Gaming industry booming despite economy

October 28, 2008 9:59:14 AM PDT
In today's tough economic times, the key to turning things around will be getting people back to work. More than 100,000 working around the country in the financial sector have lost their jobs and almost as many people in the auto industry have been laid off.

Even though the government, transportation, retail and even technology sectors have all been hit, one area is expanding.

Thanks to a new generation of devices, such as the iPhone and iPod touch, the video game industry is expanding to meet demand for mobile games.

"So that instant gratification is a huge part and what we see as really the future of gaming, the ability to get access to the games immediately," said Apple's iPod marketing director Stan Ng.

1549 mobile games are available to download immediately from Apple. Two hundred million downloads have been logged in less than four months.

This has had a big impact on video game companies, such as San Francisco-based Sega of America.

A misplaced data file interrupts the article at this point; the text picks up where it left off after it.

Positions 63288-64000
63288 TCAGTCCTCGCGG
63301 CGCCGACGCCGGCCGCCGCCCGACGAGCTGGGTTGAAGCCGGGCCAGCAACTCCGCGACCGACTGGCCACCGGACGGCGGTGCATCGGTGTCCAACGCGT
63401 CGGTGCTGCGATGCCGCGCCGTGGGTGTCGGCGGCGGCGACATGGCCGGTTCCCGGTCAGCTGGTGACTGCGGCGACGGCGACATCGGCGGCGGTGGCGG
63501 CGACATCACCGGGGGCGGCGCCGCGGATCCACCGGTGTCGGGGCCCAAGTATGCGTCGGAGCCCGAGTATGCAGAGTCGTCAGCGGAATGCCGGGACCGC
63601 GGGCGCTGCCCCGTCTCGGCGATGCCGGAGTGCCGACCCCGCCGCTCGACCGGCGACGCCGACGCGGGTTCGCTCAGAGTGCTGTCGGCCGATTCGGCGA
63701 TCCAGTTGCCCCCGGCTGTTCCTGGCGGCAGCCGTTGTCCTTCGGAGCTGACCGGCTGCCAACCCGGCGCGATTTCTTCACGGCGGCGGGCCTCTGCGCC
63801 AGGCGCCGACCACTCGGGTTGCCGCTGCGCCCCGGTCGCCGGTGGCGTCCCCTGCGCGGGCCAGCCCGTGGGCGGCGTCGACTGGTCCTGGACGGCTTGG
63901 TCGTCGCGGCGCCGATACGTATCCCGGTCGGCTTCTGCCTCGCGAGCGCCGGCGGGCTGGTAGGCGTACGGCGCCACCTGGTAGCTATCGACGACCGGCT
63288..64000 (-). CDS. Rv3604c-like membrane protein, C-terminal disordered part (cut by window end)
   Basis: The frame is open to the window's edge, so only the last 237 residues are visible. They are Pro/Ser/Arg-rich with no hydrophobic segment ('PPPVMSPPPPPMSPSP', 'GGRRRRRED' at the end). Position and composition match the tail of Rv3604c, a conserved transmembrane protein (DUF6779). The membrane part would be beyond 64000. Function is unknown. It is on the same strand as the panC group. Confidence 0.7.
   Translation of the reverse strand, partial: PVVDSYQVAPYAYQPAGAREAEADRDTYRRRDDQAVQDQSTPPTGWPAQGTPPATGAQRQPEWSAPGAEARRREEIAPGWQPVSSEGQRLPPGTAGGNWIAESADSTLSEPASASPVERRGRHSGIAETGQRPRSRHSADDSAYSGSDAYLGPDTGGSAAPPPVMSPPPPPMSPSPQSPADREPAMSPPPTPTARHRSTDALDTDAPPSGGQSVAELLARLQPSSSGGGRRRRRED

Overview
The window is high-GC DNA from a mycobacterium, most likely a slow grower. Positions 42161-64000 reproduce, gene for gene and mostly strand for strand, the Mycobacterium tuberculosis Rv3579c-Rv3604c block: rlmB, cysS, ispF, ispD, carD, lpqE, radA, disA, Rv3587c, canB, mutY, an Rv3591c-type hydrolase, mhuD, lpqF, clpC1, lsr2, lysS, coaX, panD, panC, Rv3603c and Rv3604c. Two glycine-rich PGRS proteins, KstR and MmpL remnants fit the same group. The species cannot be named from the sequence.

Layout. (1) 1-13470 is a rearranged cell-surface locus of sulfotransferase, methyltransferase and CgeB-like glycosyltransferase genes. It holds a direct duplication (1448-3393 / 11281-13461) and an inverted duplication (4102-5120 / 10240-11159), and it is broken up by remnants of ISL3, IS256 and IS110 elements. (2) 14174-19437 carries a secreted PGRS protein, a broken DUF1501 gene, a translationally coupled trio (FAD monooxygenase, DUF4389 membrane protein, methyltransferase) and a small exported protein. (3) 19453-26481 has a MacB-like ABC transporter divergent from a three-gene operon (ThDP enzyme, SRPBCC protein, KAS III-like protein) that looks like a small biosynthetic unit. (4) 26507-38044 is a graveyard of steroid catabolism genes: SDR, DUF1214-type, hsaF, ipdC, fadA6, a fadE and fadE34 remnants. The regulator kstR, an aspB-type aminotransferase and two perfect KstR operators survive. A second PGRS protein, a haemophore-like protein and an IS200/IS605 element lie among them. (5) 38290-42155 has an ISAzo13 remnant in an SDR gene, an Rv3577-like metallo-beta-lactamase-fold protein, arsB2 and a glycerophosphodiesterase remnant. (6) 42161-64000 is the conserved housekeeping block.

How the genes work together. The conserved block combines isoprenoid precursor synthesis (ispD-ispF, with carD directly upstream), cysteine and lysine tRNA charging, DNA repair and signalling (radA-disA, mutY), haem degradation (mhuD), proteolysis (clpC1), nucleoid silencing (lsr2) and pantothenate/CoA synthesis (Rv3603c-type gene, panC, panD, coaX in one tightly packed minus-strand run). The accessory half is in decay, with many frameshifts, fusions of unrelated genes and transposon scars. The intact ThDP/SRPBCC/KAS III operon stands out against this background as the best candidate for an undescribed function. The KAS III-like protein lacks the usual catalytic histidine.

"Everybody's got a phone in their pocket, everybody in the household. They might have one game console, but every single one of them has their own mobile phones. So, getting our classic Sega games onto those phones is very important to us," said Sega Mobile Production Director Paxton LaZar.

A new report released Monday says more than 44,000 people work in the video game industry, an increase of 12 percent in the past year.

Much of that has been fueled by the growth in mobile games, which is doing a billion dollars in business.

San Francisco gamer David Louie told ABC7, "One of the advantages of mobile games is that you can play on the go, and if you're pressed for time or have only a few minutes to play, you can always pause the game and pick it up later."

This capability is turning mobile games into a mass market.

"For somebody that has not grown up playing these game systems, it can kind of be like learning how to type. But the iPhone, the way in which you interact with the device is just very intuitive. Touching, tilting? it makes sense to people even if they've never played a game before," said Sega Mobile Game Producer Ethan Einhorn.

Game producers are rushing to get new titles released before Christmas.

Sega said it put four months of work into creating a new version of Super Monkeyball to take advantage of the touch-and-motion capabilities of Apple's devices, and mobile devices have made it easier and faster to provide new characters, new mazes and new features to games by downloading them.


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